Tooth loss, chewing efficiency and cognitive impairment in geriatric patients.

Elsig, Fanny; Schimmel, Martin; Duvernay, Elena; Giannelli, Sandra V; Graf, Christoph E; Carlier, Sabrina; Herrmann, François R; Michel, Jean-Pierre; Gold, Gabriel; Zekry, Dina; Müller, Frauke (2015). Tooth loss, chewing efficiency and cognitive impairment in geriatric patients. Gerodontology, 32(2), pp. 149-156. Wiley-Blackwell 10.1111/ger.12079

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BACKGROUND Patients with dementia have poorer oral health and fewer teeth than their peers without cognitive impairment. OBJECTIVE The hypothesis of this study is that the number of natural teeth and the chewing efficiency are associated with cognitive functioning. METHODS This cross-sectional study included 29 patients diagnosed with dementia aged 75 years or older and 22 controls who were either cognitively normal (n = 19) or with mild cognitive impairment (n = 3). Neuropsychological, nutritional and dental assessments were performed. The chewing efficiency was evaluated with a two-colour mixing test. RESULTS Demented patients and controls presented with a mean of 4.9 and 6.5 teeth, respectively (n.s.). The number of natural teeth was not associated with dementia (p = 0.553). Same results were found for age (p = 0.746) and sex (p = 0.901). The chewing efficiency by visual inspection proved worse in participants with dementia than in the controls (p < 0.011) and explained 9.3% of the variance in the diagnosis of dementia. Neither dental state nor chewing efficiency was related to the nutritional state. CONCLUSION Chewing efficiency seems stronger associated with cognitive impairment than the number of teeth. Hence, in a more holistic approach for the geriatric assessment, the dental examination may be complemented by a chewing efficiency test.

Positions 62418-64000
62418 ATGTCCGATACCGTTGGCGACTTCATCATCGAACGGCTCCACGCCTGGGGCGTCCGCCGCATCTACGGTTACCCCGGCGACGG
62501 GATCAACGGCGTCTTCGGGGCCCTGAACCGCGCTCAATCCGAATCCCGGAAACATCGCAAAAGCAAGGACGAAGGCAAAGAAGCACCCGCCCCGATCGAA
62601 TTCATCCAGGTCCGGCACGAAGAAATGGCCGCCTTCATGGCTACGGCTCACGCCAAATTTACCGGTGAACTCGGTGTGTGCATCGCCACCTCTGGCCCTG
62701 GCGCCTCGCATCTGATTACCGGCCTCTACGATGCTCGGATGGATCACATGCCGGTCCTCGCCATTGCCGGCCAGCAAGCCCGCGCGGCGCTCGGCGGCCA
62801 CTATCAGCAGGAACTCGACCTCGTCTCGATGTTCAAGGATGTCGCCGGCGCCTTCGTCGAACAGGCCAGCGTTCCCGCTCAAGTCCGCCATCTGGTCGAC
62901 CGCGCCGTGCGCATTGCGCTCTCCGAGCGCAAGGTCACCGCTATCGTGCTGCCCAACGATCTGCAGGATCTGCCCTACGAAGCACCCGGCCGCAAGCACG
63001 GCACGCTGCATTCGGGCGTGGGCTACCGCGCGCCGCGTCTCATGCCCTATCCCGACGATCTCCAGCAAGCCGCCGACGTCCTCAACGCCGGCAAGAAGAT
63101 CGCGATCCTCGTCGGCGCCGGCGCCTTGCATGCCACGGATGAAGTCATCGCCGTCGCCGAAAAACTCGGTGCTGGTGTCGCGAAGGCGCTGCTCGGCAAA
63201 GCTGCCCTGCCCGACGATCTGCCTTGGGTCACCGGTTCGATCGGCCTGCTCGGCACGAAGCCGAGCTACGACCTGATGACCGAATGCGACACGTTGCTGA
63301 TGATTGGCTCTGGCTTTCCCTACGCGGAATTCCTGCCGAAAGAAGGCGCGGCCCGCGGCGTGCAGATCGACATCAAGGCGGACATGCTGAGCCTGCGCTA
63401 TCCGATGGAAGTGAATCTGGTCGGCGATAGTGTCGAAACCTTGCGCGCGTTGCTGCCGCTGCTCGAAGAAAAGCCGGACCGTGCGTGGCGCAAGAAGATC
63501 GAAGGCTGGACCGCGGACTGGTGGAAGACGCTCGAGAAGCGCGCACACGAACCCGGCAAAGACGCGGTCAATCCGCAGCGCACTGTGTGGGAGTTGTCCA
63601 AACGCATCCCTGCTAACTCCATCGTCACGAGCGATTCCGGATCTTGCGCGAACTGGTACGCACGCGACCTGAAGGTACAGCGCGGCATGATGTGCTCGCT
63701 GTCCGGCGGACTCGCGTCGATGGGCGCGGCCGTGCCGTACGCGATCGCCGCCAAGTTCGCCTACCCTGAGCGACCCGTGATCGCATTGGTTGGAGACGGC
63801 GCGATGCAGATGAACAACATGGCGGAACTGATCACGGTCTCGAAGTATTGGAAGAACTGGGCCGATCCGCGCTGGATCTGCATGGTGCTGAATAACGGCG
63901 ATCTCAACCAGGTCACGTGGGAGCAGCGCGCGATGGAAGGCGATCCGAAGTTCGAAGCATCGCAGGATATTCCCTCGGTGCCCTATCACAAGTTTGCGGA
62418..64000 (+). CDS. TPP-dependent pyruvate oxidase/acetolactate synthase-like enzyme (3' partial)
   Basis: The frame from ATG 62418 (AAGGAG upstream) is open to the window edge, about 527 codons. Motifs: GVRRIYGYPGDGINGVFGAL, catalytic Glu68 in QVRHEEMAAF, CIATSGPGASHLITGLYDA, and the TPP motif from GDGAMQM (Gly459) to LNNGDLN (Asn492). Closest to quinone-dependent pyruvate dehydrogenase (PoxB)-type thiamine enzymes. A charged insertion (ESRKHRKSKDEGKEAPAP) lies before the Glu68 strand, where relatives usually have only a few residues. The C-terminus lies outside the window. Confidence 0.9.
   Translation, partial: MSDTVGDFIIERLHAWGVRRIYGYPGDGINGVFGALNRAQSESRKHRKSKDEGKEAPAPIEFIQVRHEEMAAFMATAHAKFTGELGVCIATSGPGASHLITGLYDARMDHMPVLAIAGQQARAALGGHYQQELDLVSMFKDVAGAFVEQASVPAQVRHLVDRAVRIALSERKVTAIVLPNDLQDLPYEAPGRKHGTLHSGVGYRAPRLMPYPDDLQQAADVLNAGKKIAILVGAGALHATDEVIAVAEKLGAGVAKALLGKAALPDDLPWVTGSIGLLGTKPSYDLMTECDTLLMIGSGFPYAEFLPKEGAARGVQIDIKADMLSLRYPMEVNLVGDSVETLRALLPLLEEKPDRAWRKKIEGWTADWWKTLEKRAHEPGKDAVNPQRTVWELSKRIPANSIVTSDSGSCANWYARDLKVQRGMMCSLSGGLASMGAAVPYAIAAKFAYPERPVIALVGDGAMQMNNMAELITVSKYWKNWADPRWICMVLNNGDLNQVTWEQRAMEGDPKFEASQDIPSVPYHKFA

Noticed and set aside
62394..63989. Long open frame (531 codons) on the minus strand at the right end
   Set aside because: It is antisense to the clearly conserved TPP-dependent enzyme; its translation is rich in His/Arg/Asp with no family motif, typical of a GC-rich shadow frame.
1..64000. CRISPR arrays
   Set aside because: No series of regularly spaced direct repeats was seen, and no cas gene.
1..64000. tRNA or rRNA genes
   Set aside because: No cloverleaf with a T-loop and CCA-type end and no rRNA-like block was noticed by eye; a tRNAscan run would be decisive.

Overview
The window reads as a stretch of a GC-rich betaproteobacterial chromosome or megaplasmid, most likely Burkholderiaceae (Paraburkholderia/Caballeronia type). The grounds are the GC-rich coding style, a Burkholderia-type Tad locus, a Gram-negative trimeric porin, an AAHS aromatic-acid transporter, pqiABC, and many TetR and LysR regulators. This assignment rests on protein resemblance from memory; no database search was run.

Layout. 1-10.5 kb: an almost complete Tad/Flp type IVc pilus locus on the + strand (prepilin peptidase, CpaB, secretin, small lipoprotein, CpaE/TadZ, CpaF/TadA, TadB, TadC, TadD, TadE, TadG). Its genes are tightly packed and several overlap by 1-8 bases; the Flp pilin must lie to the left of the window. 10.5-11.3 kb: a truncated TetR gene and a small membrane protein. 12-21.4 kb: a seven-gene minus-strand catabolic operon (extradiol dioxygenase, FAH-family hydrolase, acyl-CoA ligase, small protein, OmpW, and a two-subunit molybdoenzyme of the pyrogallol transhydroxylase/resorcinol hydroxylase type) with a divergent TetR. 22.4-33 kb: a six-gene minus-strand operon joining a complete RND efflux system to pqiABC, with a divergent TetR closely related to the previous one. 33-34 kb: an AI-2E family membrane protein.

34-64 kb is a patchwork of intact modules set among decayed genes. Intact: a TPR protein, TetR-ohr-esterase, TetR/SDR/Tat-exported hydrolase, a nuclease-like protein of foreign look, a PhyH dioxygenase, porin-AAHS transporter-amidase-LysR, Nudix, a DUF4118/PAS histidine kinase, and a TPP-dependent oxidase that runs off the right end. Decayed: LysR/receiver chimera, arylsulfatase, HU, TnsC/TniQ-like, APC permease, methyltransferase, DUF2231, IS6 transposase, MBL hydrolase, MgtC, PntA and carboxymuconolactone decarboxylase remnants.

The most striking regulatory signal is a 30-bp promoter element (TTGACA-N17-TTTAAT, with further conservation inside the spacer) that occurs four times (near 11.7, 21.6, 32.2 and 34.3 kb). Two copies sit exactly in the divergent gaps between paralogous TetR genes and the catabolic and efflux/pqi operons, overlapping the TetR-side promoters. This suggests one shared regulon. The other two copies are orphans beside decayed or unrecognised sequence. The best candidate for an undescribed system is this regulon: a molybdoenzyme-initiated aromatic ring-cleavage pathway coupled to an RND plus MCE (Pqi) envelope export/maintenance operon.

Item Type:

Journal Article (Original Article)


04 Faculty of Medicine > School of Dental Medicine > Department of Reconstructive Dentistry and Gerodontology

UniBE Contributor:

Schimmel, Martin


600 Technology > 610 Medicine & health








Eveline Carmen Schuler

Date Deposited:

21 Apr 2016 14:10

Last Modified:

11 Sep 2017 19:45

Publisher DOI:


PubMed ID:


Uncontrolled Keywords:

elderly, chewing, dementia, geriatrics, mild cognitive impairment, risk factor




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